Identity crisis? Vapers who continue to smoke are in denial about their addiction and could struggle to kick the habit
June 26th, 2017, 06:14 AM
People who vape as well as smoke traditional cigarettes may find it harder to quit as they don’t see themselves as smokers, according to research.
A skull with history: A fossil sheds light on the origin of the neocortex
June 26th, 2017, 06:14 AM
According to a recent study an early relative of mammals already possessed an extraordinarily expanded brain with a neocortex-like structure.
'Solarsack' cleans water with heat from sunlight, cheaply and effectively
June 26th, 2017, 06:14 AM
Students have developed “SolarSack” for inexpensive and environmentally friendly water purification. The concept was tested in villages, refugee camps and slums in East Africa where it will be marketed.
Colon cancer: Greater surgical precision using robotic surgery
June 26th, 2017, 06:14 AM
Up until now, the removal of bowel tumors in the lesser pelvis (rectal cancers) involved a major, generally invasive operation. This operation can now be done in a much gentler way using an innovative procedure, robotic surgery. Thanks to a better three-dimensional view of the operating area and robotic instruments that allow highly accurate surgery to be performed in the anatomically constricted space of the lesser pelvis, surgical trauma and incisions for the operation can be kept to a minimum, while, at the same time, achieving excellent surgical results.
Shining light on brain cells that coordinate movement
June 26th, 2017, 06:14 AM
A technique for inserting a gene into specific cell types in the adult brain can be used to alter the function of brain circuits and change behaviors in an animal model. The method will allow scientists to better understand what roles certain cell types play in the brain's complex circuitry. Researchers hope the approach might someday lead to developing treatments for conditions like epilepsy that might be curable by activating a small group of cells.
Cancer hijacks natural cell process to survive
June 26th, 2017, 06:14 AM
Cancer tumors manipulate a natural cell process to promote their survival suggesting that controlling this mechanism could stop progress of the disease, according to new research.
Eating more vegetable protein may protect against early menopause
June 26th, 2017, 06:14 AM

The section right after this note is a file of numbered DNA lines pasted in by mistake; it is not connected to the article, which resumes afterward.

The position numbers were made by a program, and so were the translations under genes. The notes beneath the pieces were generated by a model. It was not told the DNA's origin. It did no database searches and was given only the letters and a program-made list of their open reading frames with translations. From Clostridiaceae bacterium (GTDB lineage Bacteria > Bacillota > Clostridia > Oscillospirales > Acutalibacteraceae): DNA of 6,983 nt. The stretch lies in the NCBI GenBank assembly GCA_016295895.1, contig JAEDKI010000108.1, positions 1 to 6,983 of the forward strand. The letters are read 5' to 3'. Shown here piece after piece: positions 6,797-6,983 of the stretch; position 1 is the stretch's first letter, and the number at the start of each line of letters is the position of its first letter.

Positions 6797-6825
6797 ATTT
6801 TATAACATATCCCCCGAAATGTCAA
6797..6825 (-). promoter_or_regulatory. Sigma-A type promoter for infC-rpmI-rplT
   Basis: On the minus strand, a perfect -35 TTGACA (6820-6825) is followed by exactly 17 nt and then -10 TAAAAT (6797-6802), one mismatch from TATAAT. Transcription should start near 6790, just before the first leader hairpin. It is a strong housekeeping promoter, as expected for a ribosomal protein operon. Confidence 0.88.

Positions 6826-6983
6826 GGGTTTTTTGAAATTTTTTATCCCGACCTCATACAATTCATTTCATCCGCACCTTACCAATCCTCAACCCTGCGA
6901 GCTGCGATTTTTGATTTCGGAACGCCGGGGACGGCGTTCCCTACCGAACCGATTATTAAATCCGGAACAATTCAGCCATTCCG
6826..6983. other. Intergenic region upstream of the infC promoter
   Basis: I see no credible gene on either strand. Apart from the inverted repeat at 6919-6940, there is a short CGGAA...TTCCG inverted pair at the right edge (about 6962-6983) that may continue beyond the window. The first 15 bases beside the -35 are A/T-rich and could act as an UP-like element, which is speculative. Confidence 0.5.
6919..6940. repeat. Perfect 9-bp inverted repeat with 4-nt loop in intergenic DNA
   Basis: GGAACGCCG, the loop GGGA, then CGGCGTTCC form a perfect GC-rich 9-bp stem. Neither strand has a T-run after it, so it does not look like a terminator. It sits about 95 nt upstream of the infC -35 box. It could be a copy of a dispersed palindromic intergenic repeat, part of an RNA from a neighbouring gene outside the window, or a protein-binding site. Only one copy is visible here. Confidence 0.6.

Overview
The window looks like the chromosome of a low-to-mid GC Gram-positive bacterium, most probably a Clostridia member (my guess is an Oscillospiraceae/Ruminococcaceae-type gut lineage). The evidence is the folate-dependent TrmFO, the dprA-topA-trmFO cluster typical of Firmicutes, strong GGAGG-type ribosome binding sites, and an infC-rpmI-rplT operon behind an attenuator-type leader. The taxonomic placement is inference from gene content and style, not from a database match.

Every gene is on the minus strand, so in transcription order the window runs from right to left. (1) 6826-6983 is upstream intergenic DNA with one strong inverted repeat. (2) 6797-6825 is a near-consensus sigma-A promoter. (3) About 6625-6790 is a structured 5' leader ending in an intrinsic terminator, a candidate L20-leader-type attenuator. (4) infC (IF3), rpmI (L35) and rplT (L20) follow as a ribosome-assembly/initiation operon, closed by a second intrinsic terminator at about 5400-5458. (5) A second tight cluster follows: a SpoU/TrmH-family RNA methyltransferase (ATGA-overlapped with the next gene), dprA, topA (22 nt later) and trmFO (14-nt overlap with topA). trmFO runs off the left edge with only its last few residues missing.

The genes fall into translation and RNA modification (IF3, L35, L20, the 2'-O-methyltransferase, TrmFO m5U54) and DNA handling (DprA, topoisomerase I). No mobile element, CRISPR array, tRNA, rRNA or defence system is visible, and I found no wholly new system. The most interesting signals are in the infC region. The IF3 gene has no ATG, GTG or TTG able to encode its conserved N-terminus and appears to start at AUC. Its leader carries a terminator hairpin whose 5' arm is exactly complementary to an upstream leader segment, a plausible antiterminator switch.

Long-term, high intake of vegetable protein from such foods as whole grains, soy and tofu, may protect women from early menopause and could prolong reproductive function, results of a new study from epidemiologists suggest.
Physician heal thyself: Simple coping strategies for pervasive physician burnout
June 26th, 2017, 06:14 AM
The proverb, 'physician heal thyself,' is probably more relevant today than it was in biblical times with the fast pace of life, the impact of multitasking and the unending bombardment of information, which have made emotional exhaustion almost certain. And this is especially true for obstetricians and gynecologists who experience professional burnout rates between 40 to 75 percent.
Scientists find clever way to help you de-clutter your home
June 26th, 2017, 06:14 AM
If your attic is full of stuff you no longer use but can't bear to give away, a new study may offer you a simple solution. Researchers found that people were more willing to give away unneeded goods that still had sentimental value if they were encouraged to take a photo of these items first, or find another way to preserve the memories.
Greater muscle strength, better cognitive function for older people
June 26th, 2017, 06:14 AM
Greater muscle strength is associated with better cognitive function in ageing men and women, according to a new study. The association of extensively measured upper and lower body muscle strength with cognitive function was observed, but handgrip strength was not associated with cognitive function.
Regular brisk walks and a daily longer one help lower office workers' blood lipids
June 26th, 2017, 06:14 AM
Taking 2-minute brisk walks every 30 minutes and a half-hour walk each day reduces blood lipid levels when measured in response to a meal consumed around 24 hours after starting the activity, research shows for the first time.